The next step was to evaluate the optimal number of features to select using RFE. Accordingly, we iteratively added features based on their predictive power, starting from the top 1 feature until all the features were added. For each iteration, we logged the cross-validation classification accuracy. It is important to note that we had a total of 94 features, as opposed to the initial 20 features, as we performed feature engineering and created dummy variables for categorical features.

The figure below (one of 10 figures that we used to select the optimal number of features) shows that using 48 variables yielded the highest cross-validation accuracy.

Next, we performed the same steps as the previous phase: we built hundreds of iterations of each of the five machine learning algorithms highlighted above (to tune hyperparameters), selected the best model in terms of cross-validation accuracy within each algorithm class, and evaluated the top five models on the testing set.

The best overall model was the Gradient Boosting model with a learning rate of 1, max depth of 7, and number of estimators of 50 (amongst 20+ other hyperparameters).  The results were as follows:

  • Accuracy: 97.7%

  • Precision: 86.5%

  • Recall: 89.8%





In the third model building phase, we addressed the imbalance problem of our dataset by using an oversampling technique called Synthetic Minority Over-Sampling Technique (SMOTE). This technique was essentially used to equalize the two label classes to 50% each. However, in this phase, we used all the variables and not the top 48 variables given by feature selection. It is essential  to note that the oversampling was only done for the training set observations and not the testing set records, because we want our models to predict true and not synthetic observations.

As such, we built hundreds of iterations of each of the five machine learning algorithms (while tuning hyperparameters), selected the best model in terms of cross-validation accuracy within each algorithm class, and evaluated the top five models on the testing set.

The best overall model was the Gradient Boosting model with a learning rate of 0.1, max depth of 5, and number of estimators of 250 (amongst 20+ other hyperparameters).  The results were as follows:

  • Accuracy: 96%

  • Precision: 71.5%

  • Recall: 97.5%




In the fourth model building phase, we leveraged Microsoft Azure’s Machine Learning Studio to recreate the previous machine learning models built. We experimented with various combinations of pipelines: (1) No feature selection and no SMOTE, (2) Feature Selection and no SMOTE, (3) SMOTE and no feature selection, (4) Feature Selection and SMOTE, and (5) Custom Azure ML model. The custom script consisted of an untrained Gradient Boosting model with the optimal hyperparameters, no feature selection, and no oversampling technique. For each of these pipelines, we built hundreds of models based on the five machine learning algorithms outlined above with the objective of tuning hyperparameters to maximize predictive accuracy.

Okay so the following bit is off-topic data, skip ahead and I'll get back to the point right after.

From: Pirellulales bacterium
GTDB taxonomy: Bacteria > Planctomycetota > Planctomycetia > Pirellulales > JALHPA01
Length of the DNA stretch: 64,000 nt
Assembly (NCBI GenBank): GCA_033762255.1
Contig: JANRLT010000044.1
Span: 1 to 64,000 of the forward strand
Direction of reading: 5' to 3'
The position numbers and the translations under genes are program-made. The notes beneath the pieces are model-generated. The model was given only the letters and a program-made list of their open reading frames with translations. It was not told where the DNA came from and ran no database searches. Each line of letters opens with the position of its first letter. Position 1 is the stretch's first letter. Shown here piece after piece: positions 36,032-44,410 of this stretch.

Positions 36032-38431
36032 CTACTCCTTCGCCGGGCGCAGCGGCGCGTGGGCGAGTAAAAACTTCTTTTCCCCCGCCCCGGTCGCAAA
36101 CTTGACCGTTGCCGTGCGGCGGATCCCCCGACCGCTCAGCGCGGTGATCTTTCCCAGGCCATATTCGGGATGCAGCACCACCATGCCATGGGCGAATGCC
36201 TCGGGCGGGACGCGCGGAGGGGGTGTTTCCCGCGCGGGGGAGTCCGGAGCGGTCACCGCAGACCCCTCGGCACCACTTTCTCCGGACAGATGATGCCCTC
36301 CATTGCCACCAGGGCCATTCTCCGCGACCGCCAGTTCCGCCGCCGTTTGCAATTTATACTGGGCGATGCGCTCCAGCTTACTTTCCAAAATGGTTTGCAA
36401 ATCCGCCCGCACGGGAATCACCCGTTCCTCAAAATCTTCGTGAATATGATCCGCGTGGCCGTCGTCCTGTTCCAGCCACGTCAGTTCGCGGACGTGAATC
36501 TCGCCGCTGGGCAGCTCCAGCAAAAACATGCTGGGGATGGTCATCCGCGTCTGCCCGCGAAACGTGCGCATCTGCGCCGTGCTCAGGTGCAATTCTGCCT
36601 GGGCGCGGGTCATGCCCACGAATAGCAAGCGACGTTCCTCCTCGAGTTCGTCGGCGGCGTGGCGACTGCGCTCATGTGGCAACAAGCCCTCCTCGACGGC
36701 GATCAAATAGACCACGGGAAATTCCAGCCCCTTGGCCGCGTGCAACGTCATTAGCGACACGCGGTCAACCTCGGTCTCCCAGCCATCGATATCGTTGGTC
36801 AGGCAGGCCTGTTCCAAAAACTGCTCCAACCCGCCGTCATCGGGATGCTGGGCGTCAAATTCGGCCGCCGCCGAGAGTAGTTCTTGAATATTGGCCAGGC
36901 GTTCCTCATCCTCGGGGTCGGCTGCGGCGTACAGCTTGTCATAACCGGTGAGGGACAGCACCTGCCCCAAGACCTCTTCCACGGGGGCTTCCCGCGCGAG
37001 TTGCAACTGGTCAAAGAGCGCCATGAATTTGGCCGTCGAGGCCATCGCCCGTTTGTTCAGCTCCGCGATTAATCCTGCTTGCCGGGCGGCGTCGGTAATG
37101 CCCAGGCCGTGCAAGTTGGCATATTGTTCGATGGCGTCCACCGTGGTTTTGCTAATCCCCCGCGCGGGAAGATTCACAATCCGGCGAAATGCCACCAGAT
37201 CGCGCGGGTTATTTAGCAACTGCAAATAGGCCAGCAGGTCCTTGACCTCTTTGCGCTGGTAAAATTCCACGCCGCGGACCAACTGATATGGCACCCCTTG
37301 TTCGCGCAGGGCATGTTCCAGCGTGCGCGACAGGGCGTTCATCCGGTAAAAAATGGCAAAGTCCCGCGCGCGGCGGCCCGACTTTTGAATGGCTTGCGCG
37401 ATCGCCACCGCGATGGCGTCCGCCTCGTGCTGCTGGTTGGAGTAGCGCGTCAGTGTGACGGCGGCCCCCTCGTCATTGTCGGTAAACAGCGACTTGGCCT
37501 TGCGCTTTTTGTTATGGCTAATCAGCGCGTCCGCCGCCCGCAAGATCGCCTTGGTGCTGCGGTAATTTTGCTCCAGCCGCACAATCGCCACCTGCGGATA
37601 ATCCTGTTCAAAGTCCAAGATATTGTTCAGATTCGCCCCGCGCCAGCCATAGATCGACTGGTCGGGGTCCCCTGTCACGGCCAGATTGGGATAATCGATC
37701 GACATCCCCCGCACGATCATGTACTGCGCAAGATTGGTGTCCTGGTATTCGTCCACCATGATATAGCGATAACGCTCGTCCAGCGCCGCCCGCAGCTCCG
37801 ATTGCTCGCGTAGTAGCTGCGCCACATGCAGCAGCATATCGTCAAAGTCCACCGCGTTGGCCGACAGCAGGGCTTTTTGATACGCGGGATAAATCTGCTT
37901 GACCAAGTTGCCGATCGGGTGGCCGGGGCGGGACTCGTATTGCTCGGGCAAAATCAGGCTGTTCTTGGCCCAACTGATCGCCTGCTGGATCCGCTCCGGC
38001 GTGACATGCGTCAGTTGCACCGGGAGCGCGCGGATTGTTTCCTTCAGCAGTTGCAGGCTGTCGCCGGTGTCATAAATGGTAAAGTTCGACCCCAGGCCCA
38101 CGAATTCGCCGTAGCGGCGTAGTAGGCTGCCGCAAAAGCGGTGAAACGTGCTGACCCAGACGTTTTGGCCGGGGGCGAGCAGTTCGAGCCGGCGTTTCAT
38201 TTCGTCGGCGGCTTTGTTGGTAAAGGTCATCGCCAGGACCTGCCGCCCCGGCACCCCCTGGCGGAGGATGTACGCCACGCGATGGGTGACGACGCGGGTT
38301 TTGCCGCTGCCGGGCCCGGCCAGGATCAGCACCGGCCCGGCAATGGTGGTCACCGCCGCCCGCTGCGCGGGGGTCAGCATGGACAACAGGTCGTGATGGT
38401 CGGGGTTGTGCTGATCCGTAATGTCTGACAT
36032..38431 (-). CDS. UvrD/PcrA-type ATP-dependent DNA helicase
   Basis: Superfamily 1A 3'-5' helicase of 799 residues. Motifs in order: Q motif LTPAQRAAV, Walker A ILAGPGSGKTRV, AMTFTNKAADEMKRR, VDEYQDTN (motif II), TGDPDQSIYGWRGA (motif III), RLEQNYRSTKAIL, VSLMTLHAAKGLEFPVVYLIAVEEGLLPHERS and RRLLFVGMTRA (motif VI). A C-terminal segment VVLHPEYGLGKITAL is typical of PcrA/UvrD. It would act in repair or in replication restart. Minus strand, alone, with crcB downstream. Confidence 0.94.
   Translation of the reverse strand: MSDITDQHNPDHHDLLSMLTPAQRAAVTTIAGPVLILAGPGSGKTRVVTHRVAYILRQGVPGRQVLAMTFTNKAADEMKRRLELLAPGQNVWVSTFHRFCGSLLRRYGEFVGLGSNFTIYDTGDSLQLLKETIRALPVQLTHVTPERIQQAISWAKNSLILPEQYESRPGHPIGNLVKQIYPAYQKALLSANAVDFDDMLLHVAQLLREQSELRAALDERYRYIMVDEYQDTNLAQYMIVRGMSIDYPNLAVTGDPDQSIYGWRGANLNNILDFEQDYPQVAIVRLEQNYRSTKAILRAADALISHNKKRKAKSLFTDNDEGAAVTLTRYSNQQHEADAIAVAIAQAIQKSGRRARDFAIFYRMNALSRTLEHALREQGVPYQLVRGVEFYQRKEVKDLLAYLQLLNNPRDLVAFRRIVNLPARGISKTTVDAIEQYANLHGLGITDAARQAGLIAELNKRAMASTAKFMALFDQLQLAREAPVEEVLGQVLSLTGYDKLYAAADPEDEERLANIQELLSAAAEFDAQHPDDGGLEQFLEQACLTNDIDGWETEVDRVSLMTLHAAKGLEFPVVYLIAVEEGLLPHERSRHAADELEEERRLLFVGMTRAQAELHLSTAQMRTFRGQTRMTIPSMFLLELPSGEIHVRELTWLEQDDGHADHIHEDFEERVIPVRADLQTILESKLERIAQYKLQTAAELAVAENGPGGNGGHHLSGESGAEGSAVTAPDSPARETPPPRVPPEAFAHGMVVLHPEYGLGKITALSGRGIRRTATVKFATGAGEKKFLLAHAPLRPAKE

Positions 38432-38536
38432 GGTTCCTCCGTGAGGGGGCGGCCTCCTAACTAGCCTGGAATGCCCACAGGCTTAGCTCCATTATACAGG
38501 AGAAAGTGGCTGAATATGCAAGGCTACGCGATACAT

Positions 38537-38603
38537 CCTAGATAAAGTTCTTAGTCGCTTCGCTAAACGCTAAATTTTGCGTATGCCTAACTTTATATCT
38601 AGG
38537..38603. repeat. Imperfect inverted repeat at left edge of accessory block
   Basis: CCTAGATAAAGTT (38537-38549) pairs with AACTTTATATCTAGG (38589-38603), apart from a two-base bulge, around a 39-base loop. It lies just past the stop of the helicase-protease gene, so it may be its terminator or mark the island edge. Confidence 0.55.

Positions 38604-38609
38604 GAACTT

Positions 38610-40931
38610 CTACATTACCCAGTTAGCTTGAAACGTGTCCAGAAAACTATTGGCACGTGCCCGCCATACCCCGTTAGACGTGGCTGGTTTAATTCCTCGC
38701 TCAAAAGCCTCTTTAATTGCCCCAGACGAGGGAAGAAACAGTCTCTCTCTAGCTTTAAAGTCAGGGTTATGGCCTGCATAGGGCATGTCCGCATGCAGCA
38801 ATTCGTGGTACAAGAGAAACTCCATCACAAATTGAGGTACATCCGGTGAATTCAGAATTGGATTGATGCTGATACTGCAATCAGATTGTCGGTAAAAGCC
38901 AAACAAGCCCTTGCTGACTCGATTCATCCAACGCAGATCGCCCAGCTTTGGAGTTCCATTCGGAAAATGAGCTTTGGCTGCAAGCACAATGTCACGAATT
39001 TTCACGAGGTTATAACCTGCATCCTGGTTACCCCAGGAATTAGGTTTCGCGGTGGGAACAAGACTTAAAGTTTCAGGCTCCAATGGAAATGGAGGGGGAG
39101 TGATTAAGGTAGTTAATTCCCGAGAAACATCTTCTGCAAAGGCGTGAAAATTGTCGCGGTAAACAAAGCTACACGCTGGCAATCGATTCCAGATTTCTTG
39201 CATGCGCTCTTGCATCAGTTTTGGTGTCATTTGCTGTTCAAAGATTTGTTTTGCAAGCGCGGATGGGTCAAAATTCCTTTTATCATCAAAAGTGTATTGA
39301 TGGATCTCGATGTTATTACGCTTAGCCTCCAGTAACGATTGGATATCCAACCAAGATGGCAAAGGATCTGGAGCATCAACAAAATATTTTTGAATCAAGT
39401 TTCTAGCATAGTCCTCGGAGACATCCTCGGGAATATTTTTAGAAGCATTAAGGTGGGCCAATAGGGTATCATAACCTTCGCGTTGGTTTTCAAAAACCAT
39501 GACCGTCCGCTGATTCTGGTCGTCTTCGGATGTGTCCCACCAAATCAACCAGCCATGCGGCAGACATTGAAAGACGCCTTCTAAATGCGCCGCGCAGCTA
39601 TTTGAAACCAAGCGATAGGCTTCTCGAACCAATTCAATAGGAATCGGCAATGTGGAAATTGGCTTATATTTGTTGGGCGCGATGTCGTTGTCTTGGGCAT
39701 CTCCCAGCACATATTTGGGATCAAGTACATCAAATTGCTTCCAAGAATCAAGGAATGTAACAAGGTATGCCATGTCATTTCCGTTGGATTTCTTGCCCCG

Next, we used each model to predict the observations in the testing set and evaluated their performance.


The best model in the second phase yielded the highest overall accuracy of 97.7%, whereas the best model in the third phase yielded the highest recall of 97.5%. Since the ultimate objective of the project was to identify as many fraudulent claims as possible, the model with the higher recall was more suited to our goal. However, the downside to picking this model is a lower precision, meaning that it flagged a higher number of genuine claims as fraudulent relative to the other model. In essence, this model correctly detected 97.5% of all the warranty claims that were actually fraudulent.


Using the model built in the second phase, we deployed a web service inference pipeline that allowed the end-user to make real-time predictions and provided the option to make batch predictions. Furthermore, we also created applications using Flask and Swagger API, thereby allowing the end-user to make single-instance predictions and/or batch predictions using the best machine learning model.

Finally, we containerized the final model, application, dependencies, libraries, etc. into a Dockerfile, which allowed the end-user to deploy the entire package without technical issues.